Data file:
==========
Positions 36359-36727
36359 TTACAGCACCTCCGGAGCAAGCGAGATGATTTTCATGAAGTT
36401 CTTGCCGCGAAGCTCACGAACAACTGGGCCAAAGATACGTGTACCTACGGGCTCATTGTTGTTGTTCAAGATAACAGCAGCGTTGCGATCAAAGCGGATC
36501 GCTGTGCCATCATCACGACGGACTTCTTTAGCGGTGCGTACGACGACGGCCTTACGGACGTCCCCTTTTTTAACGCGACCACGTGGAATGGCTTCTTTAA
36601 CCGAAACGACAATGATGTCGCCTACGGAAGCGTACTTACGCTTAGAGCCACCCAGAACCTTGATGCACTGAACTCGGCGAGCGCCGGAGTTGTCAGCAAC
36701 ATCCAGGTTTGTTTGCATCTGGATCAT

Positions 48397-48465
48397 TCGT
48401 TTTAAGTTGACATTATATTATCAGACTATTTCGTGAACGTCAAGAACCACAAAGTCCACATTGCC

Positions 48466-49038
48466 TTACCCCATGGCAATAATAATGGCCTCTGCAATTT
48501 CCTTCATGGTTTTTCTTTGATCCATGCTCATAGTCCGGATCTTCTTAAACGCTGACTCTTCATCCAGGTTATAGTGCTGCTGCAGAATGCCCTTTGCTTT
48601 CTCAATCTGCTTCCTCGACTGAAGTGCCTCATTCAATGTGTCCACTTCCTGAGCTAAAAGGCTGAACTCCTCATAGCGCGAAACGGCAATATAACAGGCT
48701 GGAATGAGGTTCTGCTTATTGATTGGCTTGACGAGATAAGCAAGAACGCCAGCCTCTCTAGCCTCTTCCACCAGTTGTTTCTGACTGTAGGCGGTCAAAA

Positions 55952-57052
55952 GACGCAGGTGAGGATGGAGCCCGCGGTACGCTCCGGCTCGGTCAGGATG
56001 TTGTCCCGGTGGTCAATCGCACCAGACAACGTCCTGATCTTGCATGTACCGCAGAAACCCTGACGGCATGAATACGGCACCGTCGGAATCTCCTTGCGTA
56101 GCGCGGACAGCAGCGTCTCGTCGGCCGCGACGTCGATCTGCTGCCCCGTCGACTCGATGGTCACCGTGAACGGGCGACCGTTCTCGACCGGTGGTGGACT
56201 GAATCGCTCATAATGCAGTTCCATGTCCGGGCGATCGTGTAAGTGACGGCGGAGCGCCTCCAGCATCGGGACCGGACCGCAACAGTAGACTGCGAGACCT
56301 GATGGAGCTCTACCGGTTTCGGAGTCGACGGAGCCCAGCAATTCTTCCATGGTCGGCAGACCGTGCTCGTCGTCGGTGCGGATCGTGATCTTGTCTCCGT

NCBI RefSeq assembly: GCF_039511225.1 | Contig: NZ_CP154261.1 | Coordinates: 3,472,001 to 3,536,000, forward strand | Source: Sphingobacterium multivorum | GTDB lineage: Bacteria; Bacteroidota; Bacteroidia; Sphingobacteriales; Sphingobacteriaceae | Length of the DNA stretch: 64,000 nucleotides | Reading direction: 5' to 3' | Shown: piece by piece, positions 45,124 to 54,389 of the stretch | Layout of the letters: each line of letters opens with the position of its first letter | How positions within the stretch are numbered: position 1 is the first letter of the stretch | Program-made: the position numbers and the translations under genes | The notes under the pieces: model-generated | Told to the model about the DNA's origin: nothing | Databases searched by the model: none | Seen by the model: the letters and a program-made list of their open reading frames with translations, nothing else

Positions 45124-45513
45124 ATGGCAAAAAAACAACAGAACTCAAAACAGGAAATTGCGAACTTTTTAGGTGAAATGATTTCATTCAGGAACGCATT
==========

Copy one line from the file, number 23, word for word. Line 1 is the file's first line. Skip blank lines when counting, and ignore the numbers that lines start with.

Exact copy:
45124 ATGGCAAAAAAACAACAGAACTCAAAACAGGAAATTGCGAACTTTTTAGGTGAAATGATTTCATTCAGGAACGCATT